Fairdale fire department reacts to Arizona tragedy - wave3.com-Louisville News, Weather & Sports

Fairdale fire department reacts to Arizona tragedy

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Chief Don Wittry Chief Don Wittry
Nineteen members of the same elite team were killed Sunday in central Arizona when a wind blown wildfire engulfed them. Nineteen members of the same elite team were killed Sunday in central Arizona when a wind blown wildfire engulfed them.
Cory Herman Cory Herman

LOUISVILLE, KY (WAVE) – The heartbreaking tragedy in Arizona proves just how dangerous wildfires can be. 

Most firefighters are required to go through some wildland training. The Fairdale Fire Department is especially ready being so close to the Jefferson Memorial Forest. 

It's an unthinkable loss that can even make the most experienced firefighters take a step back. "When I first heard that, it absolutely turned a knot in my stomach," said Chief Don Wittry, Fairdale Fire. 

Nineteen members of the same elite team were killed Sunday in central Arizona when a wind blown wildfire engulfed them. Wittry understands the dangers of this type of blaze. 

"It is the most hazardous fire fighting known to man," said Wittry. 

In Fairdale, fire trucks are constantly carrying the necessary tools to combat wildfires. They work very close to the Jefferson Memorial Forest, so they know what we are seeing out west could happen here.
 
"It hasn't happened in that level in years, but it has happened in this area, yes," said Wittry.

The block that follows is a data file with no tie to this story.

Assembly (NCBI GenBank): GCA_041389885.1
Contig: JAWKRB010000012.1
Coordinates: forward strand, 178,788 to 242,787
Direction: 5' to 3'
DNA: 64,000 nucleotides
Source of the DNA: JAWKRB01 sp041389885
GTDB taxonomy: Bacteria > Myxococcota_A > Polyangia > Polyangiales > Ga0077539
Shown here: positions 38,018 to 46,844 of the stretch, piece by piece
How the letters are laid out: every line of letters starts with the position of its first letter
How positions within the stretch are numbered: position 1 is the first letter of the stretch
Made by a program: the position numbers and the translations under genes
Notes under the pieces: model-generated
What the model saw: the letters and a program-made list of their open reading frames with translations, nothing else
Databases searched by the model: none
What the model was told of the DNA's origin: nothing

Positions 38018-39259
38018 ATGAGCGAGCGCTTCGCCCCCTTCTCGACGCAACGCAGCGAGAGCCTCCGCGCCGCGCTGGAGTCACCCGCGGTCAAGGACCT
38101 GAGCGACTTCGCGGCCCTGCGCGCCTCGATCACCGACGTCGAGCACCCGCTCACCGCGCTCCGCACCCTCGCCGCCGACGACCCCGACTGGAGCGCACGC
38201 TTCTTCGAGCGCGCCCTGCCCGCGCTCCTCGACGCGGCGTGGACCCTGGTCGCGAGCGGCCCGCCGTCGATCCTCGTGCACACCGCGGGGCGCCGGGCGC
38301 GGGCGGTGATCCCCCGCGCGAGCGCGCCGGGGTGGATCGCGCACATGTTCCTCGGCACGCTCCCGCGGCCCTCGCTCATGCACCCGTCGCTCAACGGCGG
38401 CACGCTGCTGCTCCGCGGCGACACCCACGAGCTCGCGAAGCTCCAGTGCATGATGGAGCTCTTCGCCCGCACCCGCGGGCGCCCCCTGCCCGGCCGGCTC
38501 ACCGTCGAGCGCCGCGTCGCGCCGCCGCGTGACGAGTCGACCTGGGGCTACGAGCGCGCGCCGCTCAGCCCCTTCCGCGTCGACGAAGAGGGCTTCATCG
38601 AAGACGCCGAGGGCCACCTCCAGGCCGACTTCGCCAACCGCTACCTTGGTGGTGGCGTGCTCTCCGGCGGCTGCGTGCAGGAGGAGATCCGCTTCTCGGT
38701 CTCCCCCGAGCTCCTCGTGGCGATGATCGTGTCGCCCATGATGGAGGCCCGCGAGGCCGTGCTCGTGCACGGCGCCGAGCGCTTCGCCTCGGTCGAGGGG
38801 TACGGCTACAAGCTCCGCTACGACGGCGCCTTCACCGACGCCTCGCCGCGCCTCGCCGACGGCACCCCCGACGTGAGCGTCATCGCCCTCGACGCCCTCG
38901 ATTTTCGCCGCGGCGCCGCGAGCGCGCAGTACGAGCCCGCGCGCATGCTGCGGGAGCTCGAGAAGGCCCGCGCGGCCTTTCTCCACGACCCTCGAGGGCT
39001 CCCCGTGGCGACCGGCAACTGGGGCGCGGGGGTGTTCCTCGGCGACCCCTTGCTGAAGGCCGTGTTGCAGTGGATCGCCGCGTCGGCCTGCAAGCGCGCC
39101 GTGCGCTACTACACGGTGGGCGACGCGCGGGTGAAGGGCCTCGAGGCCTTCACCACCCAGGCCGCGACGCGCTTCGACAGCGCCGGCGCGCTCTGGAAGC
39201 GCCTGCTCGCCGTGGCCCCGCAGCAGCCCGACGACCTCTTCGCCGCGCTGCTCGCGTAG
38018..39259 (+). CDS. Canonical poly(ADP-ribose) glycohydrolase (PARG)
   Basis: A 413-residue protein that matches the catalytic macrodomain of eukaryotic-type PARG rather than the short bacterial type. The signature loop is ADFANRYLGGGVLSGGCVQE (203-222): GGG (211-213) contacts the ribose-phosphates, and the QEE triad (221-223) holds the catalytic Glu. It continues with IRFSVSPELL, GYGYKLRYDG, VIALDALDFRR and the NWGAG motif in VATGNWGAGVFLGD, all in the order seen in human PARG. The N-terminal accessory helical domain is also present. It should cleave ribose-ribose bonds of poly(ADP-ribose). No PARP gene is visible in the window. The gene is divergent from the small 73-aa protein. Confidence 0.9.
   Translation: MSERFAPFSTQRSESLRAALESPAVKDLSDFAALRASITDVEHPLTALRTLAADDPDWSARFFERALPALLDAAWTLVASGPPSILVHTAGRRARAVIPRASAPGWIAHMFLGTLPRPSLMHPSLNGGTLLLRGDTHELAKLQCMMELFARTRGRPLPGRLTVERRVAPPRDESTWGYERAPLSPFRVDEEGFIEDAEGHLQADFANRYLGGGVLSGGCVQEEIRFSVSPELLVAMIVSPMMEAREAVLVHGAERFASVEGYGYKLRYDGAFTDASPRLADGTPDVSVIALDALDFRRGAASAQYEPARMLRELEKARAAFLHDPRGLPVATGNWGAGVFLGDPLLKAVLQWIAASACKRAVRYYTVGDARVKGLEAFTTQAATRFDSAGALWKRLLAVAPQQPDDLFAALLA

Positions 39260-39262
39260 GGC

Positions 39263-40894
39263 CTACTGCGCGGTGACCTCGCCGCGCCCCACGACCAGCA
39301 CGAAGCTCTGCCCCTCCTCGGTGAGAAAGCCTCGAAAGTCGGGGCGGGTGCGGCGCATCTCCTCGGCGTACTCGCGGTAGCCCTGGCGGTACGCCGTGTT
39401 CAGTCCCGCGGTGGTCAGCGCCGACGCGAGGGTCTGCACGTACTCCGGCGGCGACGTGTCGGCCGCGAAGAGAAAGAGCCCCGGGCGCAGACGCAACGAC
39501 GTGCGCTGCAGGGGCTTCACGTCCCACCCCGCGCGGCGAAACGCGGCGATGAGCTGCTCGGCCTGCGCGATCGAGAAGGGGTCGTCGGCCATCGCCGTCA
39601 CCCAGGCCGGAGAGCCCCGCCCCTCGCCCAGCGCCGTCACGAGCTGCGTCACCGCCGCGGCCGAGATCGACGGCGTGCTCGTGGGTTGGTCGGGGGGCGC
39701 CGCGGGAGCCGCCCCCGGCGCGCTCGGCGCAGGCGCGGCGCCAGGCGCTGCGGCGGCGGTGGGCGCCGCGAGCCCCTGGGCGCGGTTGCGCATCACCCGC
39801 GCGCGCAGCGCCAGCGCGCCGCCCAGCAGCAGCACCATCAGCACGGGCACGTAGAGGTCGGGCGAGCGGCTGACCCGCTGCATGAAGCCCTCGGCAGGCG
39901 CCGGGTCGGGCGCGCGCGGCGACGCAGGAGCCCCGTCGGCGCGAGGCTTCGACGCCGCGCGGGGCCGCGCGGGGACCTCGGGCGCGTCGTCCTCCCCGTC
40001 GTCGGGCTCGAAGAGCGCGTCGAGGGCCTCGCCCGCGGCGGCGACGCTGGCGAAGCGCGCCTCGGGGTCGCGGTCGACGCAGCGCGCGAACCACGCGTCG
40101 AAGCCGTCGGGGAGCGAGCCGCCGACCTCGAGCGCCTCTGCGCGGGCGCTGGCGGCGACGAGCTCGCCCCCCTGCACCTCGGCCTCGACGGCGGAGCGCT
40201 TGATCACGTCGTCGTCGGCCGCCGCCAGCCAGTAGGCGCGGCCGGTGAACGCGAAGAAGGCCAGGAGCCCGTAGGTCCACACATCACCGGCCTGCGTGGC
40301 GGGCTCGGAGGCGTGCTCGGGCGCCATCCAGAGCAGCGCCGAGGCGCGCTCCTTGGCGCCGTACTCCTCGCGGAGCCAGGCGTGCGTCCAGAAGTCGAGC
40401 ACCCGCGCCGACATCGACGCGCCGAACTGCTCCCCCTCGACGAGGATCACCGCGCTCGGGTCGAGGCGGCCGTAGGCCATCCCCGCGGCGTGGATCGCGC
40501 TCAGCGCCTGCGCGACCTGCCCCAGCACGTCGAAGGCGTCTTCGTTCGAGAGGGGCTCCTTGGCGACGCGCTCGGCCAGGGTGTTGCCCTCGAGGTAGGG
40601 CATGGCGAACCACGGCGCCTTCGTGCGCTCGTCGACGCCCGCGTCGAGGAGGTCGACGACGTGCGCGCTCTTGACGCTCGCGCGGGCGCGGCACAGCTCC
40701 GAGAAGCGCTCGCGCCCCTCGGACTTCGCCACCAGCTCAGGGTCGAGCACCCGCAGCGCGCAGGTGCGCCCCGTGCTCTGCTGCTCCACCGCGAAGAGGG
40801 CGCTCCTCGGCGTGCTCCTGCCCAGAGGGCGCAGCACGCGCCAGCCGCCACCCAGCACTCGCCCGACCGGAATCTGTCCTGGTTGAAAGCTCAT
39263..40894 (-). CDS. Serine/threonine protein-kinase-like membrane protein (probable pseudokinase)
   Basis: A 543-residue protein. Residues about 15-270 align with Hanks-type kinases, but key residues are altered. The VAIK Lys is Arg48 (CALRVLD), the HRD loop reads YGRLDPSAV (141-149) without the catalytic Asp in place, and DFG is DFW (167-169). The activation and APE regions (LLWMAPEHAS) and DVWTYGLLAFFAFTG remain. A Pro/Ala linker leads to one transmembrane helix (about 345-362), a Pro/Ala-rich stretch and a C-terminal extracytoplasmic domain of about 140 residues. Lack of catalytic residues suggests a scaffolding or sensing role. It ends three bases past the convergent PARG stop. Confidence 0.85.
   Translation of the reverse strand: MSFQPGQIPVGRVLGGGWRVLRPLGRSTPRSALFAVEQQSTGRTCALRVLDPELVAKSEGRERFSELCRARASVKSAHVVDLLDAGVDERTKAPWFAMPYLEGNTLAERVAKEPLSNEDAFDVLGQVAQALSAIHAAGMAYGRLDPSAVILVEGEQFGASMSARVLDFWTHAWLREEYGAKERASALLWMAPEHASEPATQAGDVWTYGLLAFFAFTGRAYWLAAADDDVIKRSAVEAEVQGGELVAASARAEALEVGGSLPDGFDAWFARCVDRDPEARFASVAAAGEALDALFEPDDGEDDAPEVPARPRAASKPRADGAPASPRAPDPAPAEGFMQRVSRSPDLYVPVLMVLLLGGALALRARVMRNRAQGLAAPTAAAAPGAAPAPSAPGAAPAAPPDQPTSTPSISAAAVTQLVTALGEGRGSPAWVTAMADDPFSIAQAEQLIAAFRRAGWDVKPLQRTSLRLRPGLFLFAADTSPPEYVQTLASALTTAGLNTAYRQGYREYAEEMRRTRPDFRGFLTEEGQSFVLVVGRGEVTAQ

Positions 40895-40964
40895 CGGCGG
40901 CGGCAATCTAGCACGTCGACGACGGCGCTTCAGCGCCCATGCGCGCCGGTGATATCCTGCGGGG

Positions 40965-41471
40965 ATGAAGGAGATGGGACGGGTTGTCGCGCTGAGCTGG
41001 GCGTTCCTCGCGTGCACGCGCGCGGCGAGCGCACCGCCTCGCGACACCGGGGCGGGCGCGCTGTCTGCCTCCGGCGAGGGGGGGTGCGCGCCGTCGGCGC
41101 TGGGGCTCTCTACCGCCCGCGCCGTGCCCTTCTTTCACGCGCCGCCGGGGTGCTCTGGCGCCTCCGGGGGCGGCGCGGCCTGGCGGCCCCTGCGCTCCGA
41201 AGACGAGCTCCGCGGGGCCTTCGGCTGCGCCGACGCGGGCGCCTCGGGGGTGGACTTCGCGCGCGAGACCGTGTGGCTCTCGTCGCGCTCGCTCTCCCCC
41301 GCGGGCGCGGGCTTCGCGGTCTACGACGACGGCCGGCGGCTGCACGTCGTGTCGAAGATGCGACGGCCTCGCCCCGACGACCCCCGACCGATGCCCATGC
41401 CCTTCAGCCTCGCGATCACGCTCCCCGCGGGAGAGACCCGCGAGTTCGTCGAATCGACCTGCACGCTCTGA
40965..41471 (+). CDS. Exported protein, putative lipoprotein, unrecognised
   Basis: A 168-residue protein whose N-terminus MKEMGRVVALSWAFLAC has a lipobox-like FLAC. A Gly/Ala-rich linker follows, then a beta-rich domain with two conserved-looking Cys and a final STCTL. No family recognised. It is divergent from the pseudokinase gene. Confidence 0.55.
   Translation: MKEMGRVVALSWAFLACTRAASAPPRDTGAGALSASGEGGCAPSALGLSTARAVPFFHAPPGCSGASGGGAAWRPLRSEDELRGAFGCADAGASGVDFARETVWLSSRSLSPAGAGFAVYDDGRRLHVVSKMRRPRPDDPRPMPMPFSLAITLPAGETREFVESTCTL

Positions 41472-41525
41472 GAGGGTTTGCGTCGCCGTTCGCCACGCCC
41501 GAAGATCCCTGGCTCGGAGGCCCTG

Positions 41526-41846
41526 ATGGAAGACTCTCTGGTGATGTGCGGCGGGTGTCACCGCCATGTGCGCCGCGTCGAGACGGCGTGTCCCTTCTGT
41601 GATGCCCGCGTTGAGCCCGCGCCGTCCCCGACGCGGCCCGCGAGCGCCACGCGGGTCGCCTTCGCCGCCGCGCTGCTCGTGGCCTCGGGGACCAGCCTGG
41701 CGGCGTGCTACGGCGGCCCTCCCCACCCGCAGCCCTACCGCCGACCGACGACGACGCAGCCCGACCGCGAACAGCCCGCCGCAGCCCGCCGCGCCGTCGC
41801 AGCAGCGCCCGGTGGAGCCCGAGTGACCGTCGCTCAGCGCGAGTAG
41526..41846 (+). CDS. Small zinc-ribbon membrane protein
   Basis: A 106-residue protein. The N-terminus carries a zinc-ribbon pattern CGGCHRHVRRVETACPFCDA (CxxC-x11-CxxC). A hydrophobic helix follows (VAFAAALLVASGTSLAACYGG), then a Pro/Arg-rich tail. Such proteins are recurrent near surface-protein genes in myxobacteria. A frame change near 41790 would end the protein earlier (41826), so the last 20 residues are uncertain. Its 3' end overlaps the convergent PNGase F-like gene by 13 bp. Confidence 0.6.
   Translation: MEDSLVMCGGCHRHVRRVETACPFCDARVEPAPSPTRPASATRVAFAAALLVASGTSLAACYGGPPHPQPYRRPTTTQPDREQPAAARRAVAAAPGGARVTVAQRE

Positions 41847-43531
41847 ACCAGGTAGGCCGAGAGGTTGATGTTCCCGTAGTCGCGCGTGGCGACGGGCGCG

Fighting wildfires is very different than structure fires, you don't use water, you wear cloth suits, and you carry all your necessary tools.

All firefighters go through this type of training, but not all departments are fully equipped like Fairdale. They showed us the aluminum survival tents the Arizona firefighters tried to use. "I mean that's your last resort, it's the last thing that you can do," said Cory Herman, Fairdale firefighter. 

With a vapor barrier, the fire is suppose to go right over them. "We would cocoon ourselves, once we are in to try to limit any air space that we would have," said Herman. 

But in Arizona, the wildfire proved too much. While it's a harsh reality, Herman said it doesn't make him second guess his career.

"We take the loss and we learn from it," said Herman. "I'm sorry to hear about everything that happened, but hopefully this will increase our training."

Chief Wittry wants to remind people, especially if you plan to do any camping or hiking this summer, to be extra careful with cigarettes, fireworks, and fire pits. He urges just the smallest flame can quickly spread out of control.

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